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Douglas Webb DFM, (12 September 1922 - 8 December 1996) was a British photographer who worked in the film and television industries. He was also a veteran of the Dambusters raid.


Early life

Webb was born in Leytonstone, London. Before the war he worked for Ilford and then as a printer with the London News Agency in Fleet Street.

World War II

During World War II he served with the Royal Air Force as an air gunner with No. 49 Squadron and No. 617 Squadron. Douglas was front gunner with the crew of Avro Lancaster AJ'O' for Orange, piloted by William Townsend, which took part in the Dambusters raid. Webb was awarded the Distinguished Flying Medal for his part in the operation.


After the war he joined the London News Agency as a staff photographer and was then offered a contract with the Rank Organisation's Denham Studios as a stills photographer. Webb later moved to Gainsborough Pictures where he worked on his first film Miranda.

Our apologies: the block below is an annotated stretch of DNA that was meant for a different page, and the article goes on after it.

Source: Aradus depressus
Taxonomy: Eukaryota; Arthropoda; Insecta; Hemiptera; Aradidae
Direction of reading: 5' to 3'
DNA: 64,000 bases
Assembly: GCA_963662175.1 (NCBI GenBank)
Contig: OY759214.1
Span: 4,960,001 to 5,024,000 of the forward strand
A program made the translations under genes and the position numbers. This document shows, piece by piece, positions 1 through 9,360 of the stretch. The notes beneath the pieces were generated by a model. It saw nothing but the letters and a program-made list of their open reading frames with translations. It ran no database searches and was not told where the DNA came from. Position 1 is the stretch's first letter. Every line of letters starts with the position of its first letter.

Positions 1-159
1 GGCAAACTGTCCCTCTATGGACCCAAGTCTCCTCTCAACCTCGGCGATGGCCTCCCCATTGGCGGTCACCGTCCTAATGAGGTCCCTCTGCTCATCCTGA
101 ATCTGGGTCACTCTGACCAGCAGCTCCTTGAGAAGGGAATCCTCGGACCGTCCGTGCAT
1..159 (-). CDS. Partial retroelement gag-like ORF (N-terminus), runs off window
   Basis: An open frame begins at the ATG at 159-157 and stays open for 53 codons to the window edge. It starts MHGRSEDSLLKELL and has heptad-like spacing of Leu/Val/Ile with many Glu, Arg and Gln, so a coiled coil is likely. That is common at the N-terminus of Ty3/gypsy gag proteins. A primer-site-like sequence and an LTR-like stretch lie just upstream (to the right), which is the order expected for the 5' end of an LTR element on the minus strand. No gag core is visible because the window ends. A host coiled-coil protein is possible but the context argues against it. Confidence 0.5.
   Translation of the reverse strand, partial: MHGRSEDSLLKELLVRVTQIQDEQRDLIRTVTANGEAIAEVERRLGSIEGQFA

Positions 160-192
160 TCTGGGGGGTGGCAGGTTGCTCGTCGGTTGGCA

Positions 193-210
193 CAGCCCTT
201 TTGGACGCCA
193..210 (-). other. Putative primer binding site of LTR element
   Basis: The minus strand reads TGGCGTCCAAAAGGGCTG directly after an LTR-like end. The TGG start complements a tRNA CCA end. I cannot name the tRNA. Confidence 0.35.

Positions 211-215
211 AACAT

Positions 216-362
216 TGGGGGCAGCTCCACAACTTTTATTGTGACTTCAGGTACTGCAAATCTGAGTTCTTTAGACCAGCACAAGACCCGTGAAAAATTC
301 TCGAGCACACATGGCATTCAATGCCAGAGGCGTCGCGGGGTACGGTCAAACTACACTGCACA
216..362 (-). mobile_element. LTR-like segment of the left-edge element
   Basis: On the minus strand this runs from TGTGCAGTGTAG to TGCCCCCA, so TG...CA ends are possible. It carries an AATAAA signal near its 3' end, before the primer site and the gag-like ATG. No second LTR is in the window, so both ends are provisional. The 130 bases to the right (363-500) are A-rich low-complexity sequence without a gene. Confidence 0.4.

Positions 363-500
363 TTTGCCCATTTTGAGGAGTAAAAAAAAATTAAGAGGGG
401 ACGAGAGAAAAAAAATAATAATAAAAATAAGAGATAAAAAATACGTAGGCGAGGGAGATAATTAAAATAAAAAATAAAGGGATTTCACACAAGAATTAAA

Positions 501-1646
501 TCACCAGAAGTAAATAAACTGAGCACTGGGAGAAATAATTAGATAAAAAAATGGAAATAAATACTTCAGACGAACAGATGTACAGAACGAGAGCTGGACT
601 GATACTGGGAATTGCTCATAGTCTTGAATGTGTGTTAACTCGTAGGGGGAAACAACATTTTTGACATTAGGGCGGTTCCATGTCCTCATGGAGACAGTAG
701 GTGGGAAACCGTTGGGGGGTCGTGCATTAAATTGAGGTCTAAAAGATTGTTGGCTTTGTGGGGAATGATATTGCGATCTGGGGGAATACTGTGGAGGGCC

Webb went on to establish a successful business as a freelance photographer with his own studio in Greek Street, Soho, and in 1948 met his future partner, the model Pamela Green. He later moved to larger premises in Albany Street near Regents Park.

During his career, Webb was involved in the production of photographic stills and projection transparancies for numerous films such as The Killing of Sister George (1968), Perfect Friday (1970) and Krull (1983). His television credits included Special Branch, Van der Valk and The Sweeney.


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